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Have DraftKings and FanDuel Created Fantasy Sports Own Advertising Phenomenon?

If you’ve monitored sports news lately, DraftKings and FanDuel have dominated headlines with their current battles between different states, such as New York and Illinois, who argue that these two fantasy sports apps may be running illegal gambling operations.

However, prior to this news, FanDuel and DraftKings seemed to appear at every commercial break, on every channel, back-to-back, with promises of “winning big” on daily fantasy sports. With the recent explosion of advertising initiatives for these communities, consumers have been introduced to the world of online sports betting, while advertisers are scrambling to react to changing market dynamics.

Advertising on channels like television and Facebook tends to be cyclical, with pricing volatility around events like holidays, Black Friday, Christmas, NFL Playoffs and the Super Bowl. Cost spikes are generally not expected late in the third quarter, but advertising costs rose by more than 15 percent for many Facebook advertisers in the third quarter of 2015. While evaluation of industry data and conversation with many large advertisers believe the daily fantasy sports industry is solely responsible for the recent fluctuations in the market, this is a challenging conclusion to prove quantitatively.

Analyzing fantasy sports advertising
On television and Facebook, daily fantasy sports companies have ramped up their ad spend in 2015, and they’re now spending more than yesteryear’s advertising behemoths. According to a September article that appeared in The Wall Street Journal, “DraftKings was the single biggest advertiser on television in the last seven days… for about $20 million,” and “FanDuel, for its part, has spent $20 million on 7,500 airings since Aug. 1.”

The new fantasy sports advertising phenomenon
With deep pockets and a willingness to pay a high price for ad placement, DraftKings and FanDuel unleashed a strong and lasting influence on the U.S. ad industry in 2015. On Facebook, where ad impressions are purchased with auction pricing, DraftKings and FanDuel effectively priced other advertisers out of the social media and traditional advertising market as they entered the auction with aggressive bids and huge budgets. For example, after careful examination of mobile-app advertising throughout the year, it was evident that when DraftKings and FanDuel increased their Facebook marketplace spend in September, the cost of numerous apps inflated – this rise in cost coincided with the start of the NFL season, on Sept. 10, 2015. (Reference graph below)

This rise in advertising cost leaves advertisers scrambling to protect their own costs and to identify new ad inventory to purchase. However, even app stores are applying limitations. Currently, Google is not allowing any advertising for fantasy sports on Google.com or in Google Play. App stores that are currently allowing fantasy sports advertising, such as the Apple App Store, have seen an increase in overall advertising costs. Based on these current trends, the industry should expect to experience very similar cost spikes in advertising, should Google Play allow fantasy sports advertising. We may have just witnessed a new “fantasy sports advertising phenomenon,” with a dramatic rise in advertising costs tied to the NFL season.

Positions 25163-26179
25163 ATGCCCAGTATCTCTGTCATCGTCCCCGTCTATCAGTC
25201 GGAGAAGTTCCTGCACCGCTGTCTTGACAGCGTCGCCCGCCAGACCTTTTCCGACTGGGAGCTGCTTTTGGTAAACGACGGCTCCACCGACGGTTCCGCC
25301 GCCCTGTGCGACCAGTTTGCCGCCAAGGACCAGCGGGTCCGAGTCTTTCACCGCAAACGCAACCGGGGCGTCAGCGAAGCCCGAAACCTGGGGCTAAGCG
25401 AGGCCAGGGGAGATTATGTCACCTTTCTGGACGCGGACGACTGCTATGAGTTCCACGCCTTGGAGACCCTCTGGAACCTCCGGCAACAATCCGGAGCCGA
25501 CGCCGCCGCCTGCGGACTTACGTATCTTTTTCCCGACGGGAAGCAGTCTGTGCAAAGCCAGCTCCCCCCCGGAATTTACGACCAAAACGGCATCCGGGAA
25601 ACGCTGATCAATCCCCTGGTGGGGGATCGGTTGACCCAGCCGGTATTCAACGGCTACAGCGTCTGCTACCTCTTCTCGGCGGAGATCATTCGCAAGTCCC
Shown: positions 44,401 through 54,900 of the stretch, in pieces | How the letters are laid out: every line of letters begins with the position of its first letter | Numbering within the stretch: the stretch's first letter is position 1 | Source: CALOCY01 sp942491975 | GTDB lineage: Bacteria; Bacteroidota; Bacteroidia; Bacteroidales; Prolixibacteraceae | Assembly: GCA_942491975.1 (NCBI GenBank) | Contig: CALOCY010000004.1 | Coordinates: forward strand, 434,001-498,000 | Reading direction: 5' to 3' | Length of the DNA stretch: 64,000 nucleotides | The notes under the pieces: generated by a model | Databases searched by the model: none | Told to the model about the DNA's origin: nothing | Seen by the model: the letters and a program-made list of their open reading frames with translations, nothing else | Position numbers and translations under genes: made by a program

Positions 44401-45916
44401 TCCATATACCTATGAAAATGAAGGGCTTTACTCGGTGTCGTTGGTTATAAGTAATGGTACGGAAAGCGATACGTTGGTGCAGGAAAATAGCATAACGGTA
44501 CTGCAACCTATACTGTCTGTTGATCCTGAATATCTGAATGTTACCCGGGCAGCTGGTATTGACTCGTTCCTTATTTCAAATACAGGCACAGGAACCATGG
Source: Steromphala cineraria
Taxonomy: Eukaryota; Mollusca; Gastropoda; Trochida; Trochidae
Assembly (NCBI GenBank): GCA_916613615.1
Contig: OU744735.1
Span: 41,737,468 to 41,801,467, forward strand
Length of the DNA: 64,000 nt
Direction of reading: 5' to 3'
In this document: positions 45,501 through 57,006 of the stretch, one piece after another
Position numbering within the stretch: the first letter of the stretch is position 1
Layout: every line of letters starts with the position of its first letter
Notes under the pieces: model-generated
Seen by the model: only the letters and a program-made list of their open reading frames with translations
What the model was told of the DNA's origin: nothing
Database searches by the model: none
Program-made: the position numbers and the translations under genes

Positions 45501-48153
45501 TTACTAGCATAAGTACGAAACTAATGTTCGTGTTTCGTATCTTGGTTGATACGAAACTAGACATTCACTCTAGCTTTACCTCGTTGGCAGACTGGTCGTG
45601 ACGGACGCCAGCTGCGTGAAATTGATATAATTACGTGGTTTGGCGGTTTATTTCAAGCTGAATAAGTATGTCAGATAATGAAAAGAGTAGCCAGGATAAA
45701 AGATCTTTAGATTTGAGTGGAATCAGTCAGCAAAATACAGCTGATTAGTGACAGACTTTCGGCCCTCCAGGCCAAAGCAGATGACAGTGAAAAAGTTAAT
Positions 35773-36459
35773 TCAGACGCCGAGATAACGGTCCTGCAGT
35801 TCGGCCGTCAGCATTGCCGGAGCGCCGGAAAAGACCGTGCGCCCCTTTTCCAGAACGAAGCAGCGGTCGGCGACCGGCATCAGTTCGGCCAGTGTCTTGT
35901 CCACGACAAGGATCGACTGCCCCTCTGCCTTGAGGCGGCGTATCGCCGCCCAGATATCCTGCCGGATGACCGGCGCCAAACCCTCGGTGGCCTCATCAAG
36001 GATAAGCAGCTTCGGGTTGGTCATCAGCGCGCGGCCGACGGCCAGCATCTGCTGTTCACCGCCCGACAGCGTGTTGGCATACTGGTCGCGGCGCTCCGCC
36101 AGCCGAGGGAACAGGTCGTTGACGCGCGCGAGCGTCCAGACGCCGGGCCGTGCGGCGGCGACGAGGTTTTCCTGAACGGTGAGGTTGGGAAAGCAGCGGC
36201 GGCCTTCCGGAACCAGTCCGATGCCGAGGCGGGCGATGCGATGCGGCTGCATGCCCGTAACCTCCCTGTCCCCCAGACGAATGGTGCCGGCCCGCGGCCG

Industry regulation
While gambling on sports is illegal in most of the U.S., the largely unregulated daily fantasy sports industry is thriving nationwide. However, as DraftKings, FanDuel and the daily fantasy sports industry continue to gain exposure, government regulation is already stepping in to have their say on these companies. On Nov. 11, 2015 New York’s Attorney General, Eric T. Schneiderman, issued cease-and-desist letters to DraftKings and FanDuel, ordering the companies to  “stop accepting wagers inside New York.” According to an official statement by New York’s Attorney General’s office, an investigation found that “both companies consistently use deceptive advertising to lure consumers into an unregulated online gambling operation that, while marketed as a game that anyone can win, in fact distributes the vast majority of winnings to a small subset of experienced, highly sophisticated players.”

For advertisers that are feeling the pain of the recent market volatility, this may be the first step of things to come in terms of new regulations for the advertising industry as a whole. With very prominent investors like MLB, Walt Disney, Comcast, NBC Sports and Turner Sports among others, DraftKings, FanDuel have made their presence visible not only among daily fantasy sports players, but also among advertising’s hard-hitters. As the legal issues are resolved, expect to see daily fantasy sports continue to have an influence on overall advertising prices, especially in Q3 when they will once again try to dominate the start of the NFL season — this will be evident in Facebook’s and Google’s advertising Q3 cycles. However, daily fantasy sports may have to play under news rules to win the game.




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